UHC reforms are usually established by national legislation. Civil society has a vital role to play in monitoring the development, enforcement and impact of UHC laws. This is easier to do when such legislation is rights-based and inclusive, with mechanisms to address policy and human rights issues as well as funding for communities to work on advocacy and rights. In Thailand, a citizen-based movement ensured key provisions on accountability and voice were included in the National Health Security Act of 2002 (learn more here).
In many countries, legal barriers prevent many CSOs from providing health services. UHC legislation must therefore also be supportive of community service delivery, also known as ‘social contracting’. Above all, UHC law should meet the needs of the poorest and most vulnerable. In Ghana, the Planned Parenthood Association lobbied successfully to ensure the inclusion of free contraception in the National Insurance Act (learn more here).
Where health legislation is harmful, civil society can call for reform and even engage in strategic litigation. In 2011, the Center for Health, Human Rights and Development in Uganda took the Government to court over the preventable deaths of women in childbirth due to poor quality health services (learn more here).
Planning & Priority Setting
Each country must set out a national health plan based on national health priorities. To inform the evidence-base, civil society can provide up-to-date community-level data and insights from the ‘frontline’, which are often overlooked. An important example of participatory research is the People Living with HIV Stigma Index, an initiative of the Global Network of People Living with HIV (GNP+). Developed by the community, this standardized research tool collects evidence on how stigma and discrimination impacts the lives of people living with HIV. Another example is the Key Population Consortium in Kenya, which brings the voices of some of the most marginalized people in society into health policy priority-setting (learn more here)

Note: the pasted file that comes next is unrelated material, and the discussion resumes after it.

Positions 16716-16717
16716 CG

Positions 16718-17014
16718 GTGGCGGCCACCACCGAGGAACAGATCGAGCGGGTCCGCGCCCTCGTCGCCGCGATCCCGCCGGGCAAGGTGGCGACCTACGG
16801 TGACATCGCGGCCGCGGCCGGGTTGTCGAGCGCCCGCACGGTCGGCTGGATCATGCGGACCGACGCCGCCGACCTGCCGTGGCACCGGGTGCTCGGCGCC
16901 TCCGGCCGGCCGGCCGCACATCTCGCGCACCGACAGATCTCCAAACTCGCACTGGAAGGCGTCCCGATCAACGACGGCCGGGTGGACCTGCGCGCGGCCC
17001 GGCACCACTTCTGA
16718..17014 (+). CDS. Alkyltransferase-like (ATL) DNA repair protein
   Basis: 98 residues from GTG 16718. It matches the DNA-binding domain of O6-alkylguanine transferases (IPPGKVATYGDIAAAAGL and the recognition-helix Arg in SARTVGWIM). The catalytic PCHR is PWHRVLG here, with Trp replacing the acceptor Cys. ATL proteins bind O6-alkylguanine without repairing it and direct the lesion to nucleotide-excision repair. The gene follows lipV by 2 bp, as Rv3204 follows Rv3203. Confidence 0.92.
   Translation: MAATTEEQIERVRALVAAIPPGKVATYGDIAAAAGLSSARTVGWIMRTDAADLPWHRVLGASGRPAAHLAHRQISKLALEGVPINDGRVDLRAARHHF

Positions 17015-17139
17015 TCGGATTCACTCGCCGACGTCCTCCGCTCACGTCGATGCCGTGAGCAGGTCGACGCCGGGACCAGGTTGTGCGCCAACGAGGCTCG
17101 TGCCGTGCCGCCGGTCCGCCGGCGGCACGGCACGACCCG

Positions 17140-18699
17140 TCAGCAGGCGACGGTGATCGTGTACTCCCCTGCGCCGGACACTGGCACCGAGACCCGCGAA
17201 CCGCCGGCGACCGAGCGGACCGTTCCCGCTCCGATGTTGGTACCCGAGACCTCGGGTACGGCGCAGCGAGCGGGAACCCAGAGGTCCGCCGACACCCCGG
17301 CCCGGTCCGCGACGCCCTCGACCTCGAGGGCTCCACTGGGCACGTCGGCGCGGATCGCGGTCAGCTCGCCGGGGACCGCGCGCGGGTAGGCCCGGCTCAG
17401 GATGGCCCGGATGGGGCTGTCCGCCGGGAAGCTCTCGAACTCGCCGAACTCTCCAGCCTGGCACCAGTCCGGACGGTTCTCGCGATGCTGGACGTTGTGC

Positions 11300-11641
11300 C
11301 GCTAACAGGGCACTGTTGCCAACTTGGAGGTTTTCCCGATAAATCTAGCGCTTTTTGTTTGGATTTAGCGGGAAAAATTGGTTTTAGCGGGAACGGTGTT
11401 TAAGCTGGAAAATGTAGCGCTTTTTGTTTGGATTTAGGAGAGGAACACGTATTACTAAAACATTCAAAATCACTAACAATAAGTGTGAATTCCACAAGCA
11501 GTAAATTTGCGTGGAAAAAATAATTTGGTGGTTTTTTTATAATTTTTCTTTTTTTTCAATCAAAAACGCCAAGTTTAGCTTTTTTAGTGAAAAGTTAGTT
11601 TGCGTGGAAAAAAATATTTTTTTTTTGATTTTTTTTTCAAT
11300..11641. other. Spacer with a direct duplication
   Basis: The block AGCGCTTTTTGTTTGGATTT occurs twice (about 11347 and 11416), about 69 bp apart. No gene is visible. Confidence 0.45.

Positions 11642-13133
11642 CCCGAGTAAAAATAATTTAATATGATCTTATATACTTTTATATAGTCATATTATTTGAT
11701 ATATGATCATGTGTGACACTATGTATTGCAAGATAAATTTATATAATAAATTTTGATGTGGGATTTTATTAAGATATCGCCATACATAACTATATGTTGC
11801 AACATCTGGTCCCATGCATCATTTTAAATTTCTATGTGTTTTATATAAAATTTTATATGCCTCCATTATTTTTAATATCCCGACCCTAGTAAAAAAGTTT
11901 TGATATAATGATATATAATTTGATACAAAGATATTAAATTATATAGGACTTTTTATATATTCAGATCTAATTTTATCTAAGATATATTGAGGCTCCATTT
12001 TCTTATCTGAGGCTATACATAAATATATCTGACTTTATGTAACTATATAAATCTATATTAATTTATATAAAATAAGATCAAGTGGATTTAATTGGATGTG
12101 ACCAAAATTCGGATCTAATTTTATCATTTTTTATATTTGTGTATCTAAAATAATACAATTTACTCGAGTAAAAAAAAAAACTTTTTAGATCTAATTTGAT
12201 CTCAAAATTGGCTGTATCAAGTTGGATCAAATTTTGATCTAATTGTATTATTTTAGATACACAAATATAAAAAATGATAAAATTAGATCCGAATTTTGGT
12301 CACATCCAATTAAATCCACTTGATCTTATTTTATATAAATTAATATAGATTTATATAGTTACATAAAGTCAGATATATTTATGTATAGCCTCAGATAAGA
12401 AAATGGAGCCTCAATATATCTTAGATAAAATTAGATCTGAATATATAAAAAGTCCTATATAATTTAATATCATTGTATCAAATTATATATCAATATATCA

Full civil society engagement in UHC operational planning ensures that plans are relevant, feasible, and legitimate. This means they are more likely to be trusted by society as a whole. Several countries, such as Botswana, are working towards this by setting up multi-stakeholder technical working groups on crucial UHC topics.
National CSO health networks can be excellent platforms for influence as they bring together a wide range of expertise and experience. The national Health CSOs Network in Myanmar is included in the social accountability framework that monitors the implementation of the National Health Strategy and provides specific expertise on the integration of health services (learn more here). In Kenya, the health NGO network HENNET has been a member of the National Health Benefits Advisory Panel since 2018.
In West Africa, there have been positive steps towards citizen ownership of, and trust in, health reforms at national and regional levels. For example, in Senegal, civil society provides direct input into regional health sector reviews, while in Burkina Faso, NGOs have directly influenced the National Health Financing Strategy (see case study
Finally, once mainstream CSOs have secured a seat at the planning table, they are responsible for pushing for fully inclusive policy processes, ensuring that the voices and perspectives of under-represented groups, such as adolescents and young people, are included in policy planning. The Ready for UHC campaign by the Global Network of Young People Living with HIV is an excellent example of a youth movement pushing for their inclusion at a national level.
As a critical stakeholder, civil society’s involvement in good governance is crucial when it comes to health financing. This is necessary to ensure transparency, value-for-money, and accountability, although this is an area in which very few CSOs feel comfortable.